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Summer NAMM 2018

The Music City Meltdown ...


by Dendy Jarrett


Why Summer NAMM? Because you can never hear too many Strats going through overdrives and playing different songs at the same time! Yes, there's nothing quite like the thrill of random combinations of guitar, drums, effects boxes, ukuleles, basses, and various unidentifiable instruments making a joyful noise unto the loud. 


When people tell you it was a hot show, well, it was. No one is certain how or why it happens, but the week of Summer NAMM in Nashville also coincides historically with the hottest week of the year up to that point. This past week was no exception. Heat indexes were in the 102 degree range, with actual temperatures in the mid 90s - and humidity that made it impossible for anyone to say "hey, no sweat!" Occasional drenching thundershowers added a wet accent on top of the wetness of the air itself. Coming one weekend after Sweetwater's superb GearFest (with, by the way, a record-setting attendance of over 15,000 people), you had a one-two punch of geargasm gone wild, enhanced with a touch of euphoric exhaustion.


But once you were inside the elegant Music City Center (which still has that "new convention center" smell), you were calmed by air conditioning, improved food options, spacious aisles, and a bunch of fun products - which made Summer NAMM seem well worth the effort. It's regaining its footing due to the tentatively strengthening economy, and you could certainly tell it was about the music industry - people were selling, and people were buying.


NAMM also presented a steady diet of tech topics in their TEC Tracks workshops, as well as lively panel discussions and interviews in the Idea Center. Our very own ex-HCer, Craig Anderton, kicked off the TEC Tracks sessions with a keynote address about the future of music technology - and that sound you heard was heads exploding as he covered blockchains' effect on intellectual property, how to re-invent music stores, machine learning,  3D printing as the new DIY, MIDI's next 30 years, virtual and augmented reality, and the music delivery systems of the future.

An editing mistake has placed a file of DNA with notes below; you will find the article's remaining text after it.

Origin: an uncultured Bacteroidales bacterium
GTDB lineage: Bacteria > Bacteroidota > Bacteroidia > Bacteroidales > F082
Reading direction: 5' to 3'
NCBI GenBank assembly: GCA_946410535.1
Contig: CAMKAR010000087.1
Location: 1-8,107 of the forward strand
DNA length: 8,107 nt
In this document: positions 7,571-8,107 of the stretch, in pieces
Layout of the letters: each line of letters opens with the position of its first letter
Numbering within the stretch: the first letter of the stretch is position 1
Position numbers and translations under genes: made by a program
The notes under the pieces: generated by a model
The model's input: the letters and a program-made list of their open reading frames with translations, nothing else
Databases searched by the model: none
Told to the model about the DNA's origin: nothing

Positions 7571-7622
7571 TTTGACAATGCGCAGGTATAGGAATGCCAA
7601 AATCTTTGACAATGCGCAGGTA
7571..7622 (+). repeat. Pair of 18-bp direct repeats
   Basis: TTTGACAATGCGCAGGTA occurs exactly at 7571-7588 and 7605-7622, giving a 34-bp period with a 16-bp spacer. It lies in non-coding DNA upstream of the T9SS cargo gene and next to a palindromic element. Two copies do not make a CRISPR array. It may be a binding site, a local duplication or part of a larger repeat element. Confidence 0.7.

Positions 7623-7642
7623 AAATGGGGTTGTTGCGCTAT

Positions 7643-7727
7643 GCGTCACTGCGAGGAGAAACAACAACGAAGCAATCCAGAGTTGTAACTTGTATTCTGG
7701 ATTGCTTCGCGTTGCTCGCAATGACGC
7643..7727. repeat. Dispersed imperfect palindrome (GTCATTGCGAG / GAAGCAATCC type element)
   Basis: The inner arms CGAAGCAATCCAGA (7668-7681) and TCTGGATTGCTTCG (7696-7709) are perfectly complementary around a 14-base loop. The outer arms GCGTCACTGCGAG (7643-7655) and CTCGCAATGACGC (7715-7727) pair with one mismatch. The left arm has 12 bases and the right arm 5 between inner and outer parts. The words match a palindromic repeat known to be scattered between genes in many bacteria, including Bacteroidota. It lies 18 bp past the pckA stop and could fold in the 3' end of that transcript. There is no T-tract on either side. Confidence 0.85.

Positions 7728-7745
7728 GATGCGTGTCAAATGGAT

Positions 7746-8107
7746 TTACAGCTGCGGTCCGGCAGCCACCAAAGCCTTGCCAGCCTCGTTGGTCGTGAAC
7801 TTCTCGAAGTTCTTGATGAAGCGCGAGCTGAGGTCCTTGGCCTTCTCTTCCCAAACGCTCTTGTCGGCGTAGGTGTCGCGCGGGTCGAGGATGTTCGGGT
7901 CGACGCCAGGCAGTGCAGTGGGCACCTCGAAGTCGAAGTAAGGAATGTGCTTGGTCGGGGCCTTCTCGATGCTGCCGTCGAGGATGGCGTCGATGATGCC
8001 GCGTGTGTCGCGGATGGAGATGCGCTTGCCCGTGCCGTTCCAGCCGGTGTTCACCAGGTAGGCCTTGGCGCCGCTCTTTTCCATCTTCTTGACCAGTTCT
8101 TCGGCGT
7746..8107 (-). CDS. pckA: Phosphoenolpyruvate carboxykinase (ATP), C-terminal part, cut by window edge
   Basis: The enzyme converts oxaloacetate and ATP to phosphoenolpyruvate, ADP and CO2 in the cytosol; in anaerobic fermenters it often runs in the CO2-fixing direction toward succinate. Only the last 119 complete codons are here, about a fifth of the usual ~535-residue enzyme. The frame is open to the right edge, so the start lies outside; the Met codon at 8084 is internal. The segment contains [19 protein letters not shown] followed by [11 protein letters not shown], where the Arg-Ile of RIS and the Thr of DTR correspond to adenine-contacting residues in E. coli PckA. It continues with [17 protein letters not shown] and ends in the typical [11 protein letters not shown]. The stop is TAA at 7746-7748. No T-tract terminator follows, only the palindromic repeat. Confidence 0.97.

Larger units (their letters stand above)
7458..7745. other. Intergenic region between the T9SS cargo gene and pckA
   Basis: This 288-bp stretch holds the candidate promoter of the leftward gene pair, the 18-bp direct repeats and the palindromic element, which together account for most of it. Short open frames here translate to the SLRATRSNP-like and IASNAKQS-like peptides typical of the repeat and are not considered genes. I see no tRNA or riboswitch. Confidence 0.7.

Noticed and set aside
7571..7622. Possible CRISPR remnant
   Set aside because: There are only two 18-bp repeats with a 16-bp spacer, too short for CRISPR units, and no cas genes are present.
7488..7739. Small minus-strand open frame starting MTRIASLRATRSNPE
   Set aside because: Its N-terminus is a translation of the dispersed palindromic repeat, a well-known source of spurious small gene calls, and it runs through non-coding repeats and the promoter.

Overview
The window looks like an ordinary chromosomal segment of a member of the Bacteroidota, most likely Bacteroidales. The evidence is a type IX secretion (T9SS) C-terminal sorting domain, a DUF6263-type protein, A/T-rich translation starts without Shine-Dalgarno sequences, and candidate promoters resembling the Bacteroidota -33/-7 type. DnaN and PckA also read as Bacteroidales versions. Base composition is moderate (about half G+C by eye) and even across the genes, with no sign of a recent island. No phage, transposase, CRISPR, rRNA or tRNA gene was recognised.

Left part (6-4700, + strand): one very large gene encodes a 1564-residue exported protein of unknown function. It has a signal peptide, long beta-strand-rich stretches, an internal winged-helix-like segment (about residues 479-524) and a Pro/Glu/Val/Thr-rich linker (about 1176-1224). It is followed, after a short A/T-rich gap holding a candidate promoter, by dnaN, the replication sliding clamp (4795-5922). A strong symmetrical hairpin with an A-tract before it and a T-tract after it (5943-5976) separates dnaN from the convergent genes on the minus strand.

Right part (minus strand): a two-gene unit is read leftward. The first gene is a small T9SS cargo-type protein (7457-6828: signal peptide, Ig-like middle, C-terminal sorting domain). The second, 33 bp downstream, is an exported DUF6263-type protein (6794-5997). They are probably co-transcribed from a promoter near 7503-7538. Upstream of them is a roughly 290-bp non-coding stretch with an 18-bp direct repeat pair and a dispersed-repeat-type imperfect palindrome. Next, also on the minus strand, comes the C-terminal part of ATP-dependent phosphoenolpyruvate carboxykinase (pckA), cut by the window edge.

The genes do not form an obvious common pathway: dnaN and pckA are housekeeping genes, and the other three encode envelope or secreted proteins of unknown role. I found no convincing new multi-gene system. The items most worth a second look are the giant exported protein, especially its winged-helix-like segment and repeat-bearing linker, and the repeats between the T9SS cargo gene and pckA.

The TEC Tracks complemented a marked increase in pro audio-oriented booths, although as expected, Summer NAMM remains primarily a show for people who like picks & sticks. For obvious reasons, we were happy to see Gibson's strong presence and new lineup. Between that, Fender's Player series guitars, the PRS acoustics and Custom 24, and a slew of other guitars - from the revival of classic brands (like Supro, Harmony, and Heritage), to boutique guitars, to new Kala U-Basses, and of course, much (much) more - it's clear that those people who only a few months ago predicted the death of the electric guitar probably need to write some follow-up articles. They also might want to add that a lot of the new guitar sales (50% for some companies) are due to more women getting into guitar.


Analog stomp boxes continue to dominate the world of effects, and NAMM is the place for all kinds of accessories - straps, sticks, picks, pedalboards, and more. Of course, you'll still find the "corner case" instruments and controllers that surface for a year or two, then fade back into obscurity. But you'll even find some keyboards, like the latest from Casio (very impressive) and Yamaha.


Public day saw a huge upswing in attendance, and while in the immortal words of Herman Cain "I don't have facts to back this up," no one really needed facts to know what was going on - all you had to do was try to get from one end of the hall to the other to realize people were jammed in not quite like sardines, but...well, actually very much like sardines.


Overall, there wasn't any huge new trend or product category, but better versions of what's tried and true. And that's not a bad thing, because it means that the music industry continues to make its modest comeback - although after running through the halls of NAMM this past weekend, you might think "modest" is understating the case.


You can find out about the new gear from your favorite manufacturers, but meanwhile, to give you that "you are there" vibe we've put together a photo documentary thread at Harmony Central so you can see what it's like to walk down row after row (after row) of booths. So in case you weren't able to enjoy the heat of Nashville (AKA Music City USA, AKA Nashvegas), we're here to bring you the Music City meltdown.

 All the Summer NAMM New Product News

The Official Summer NAMM 2018 Photo Show Report










Dendy Jarrett is the Publisher and Executive Director of Harmony Central. He has been heavily involved at the executive level in many aspects of the drum and percussion industry for over 25 years and has been a professional player since he was 16. His articles and product reviews have been featured in InTune Monthly, Gig Magazine, DRUM! and Modern Drummer Magazines.


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